A correction was made to this article on Feb. 10, 2005.
Josh Schwartz still remembers the moment he began his love affair with music.
“I was in fourth grade, back in 1986 or ’87, and I was at my first concert: Huey Lewis and the News at the Worcester Centrum,” the creator of “The O.C.” recalls, offering the warning that what’s about to follow is “not the coolest story in the world.”
In any case, “I was standing on my seat, on the tip of my feet, and Huey made like he had fake binoculars to scope out the audience,” Schwartz continues. “Then he pointed at me and said, ‘This song is dedicated to that little guy right there.’ ”
“It was ‘The Power of Love,’ ” Schwartz says, insisting he’s not making any of this up. “That kicked it all off for me right there.”
Yes, the man who’s helped bring the likes of the Walkmen, Modest Mouse and Rilo Kiley to the masses once rocked out to “Fore!” As a kid growing up in Rhode Island, listening to 92 PRO, he also made up his own weekly top 40 lists and says he “was all about (Casey Kasem’s) long-distance dedication.”
Huey and Casey, Schwartz explains, both helped him “to realize that you could tell stories through music.” British counselors at summer camp and the dorms of UCLA expanded his musical tastes, as have regular concerts at the Troubador and frequent visits to Amoeba Records in Hollywood.
Now, through “The O.C.,” Schwartz, 28, is influencing an entire generation of nascent music lovers, filling his hit Fox sudser with anywhere from 10 to 14 songs a week.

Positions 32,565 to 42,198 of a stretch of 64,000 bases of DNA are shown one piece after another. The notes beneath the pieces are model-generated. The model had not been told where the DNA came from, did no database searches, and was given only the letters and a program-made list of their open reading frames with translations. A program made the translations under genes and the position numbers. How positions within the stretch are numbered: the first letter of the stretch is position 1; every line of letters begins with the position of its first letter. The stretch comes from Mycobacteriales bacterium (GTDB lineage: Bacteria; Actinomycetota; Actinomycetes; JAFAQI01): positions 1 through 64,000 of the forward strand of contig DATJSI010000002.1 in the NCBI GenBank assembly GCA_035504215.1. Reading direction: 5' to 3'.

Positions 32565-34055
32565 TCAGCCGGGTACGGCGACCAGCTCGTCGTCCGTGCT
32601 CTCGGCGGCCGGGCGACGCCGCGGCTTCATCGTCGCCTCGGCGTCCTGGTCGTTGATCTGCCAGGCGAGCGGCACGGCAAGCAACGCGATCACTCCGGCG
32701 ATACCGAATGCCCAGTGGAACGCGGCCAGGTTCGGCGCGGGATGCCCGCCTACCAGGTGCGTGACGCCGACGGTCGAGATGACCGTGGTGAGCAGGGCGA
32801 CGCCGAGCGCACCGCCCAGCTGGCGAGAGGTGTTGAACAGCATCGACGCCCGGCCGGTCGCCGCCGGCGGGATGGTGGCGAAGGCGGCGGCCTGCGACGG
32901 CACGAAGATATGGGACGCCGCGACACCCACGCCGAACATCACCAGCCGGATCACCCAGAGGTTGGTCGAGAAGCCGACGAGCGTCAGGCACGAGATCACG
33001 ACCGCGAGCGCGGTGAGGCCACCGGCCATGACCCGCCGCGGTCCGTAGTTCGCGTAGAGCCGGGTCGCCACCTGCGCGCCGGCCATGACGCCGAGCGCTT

And while a classic cut from Journey or Bob Seger will pop up every once in a while, for the most part, Schwartz’s tastes run toward modern alternative rather than the bubble gum one might expect from a skein populated by ridiculously good-looking young adults and their filthy rich parents.
“I wanted the music to reflect who these characters are,” Schwartz says. “And the design of this show was that all of the characters are outsiders.”
During the early days of “The O.C.,” skein didn’t have a musical supervisor. “It was basically my iPod,” Schwartz quips, adding he’d often be inspired to add a song to a show because it was playing while he was writing a scene.
A few months into “The O.C.’s first season, Alex Patsavas came onboard to help Schwartz pick tunes for episodes. “She has supercool, great taste,” Schwartz says of his music supervisor.
Every week or so, Patsavas burns a compilation CD of 20 new songs she digs, including some tracks that are months away from release.
“It’s all encompassing, and it saves me a trip to Amoeba,” Schwartz says.
Not surprisingly, record companies have embraced “The O.C.,” particularly after Rooney appeared on the show last season — and saw its record sales soar the next week.
As a result, Schwartz and Co. now often get first crack at a number of tunes. The Beastie Boys bowed their new single on “The O.C.” during one of the final episodes of the first season, while an upcoming seg of the skein will boast a whopping five songs from Beck’s latest.
This season also has seen the introduction of several “O.C.” soundtracks as well as a new effort to incorporate live performances into episodes.
Still, Schwartz seems determined to make sure “The O.C.’s” on-air soundtrack doesn’t become filled with just radio singles.
“It’s all about whatever sounds good to me or Alex or (other producers),” he says. “It’s about the gut.”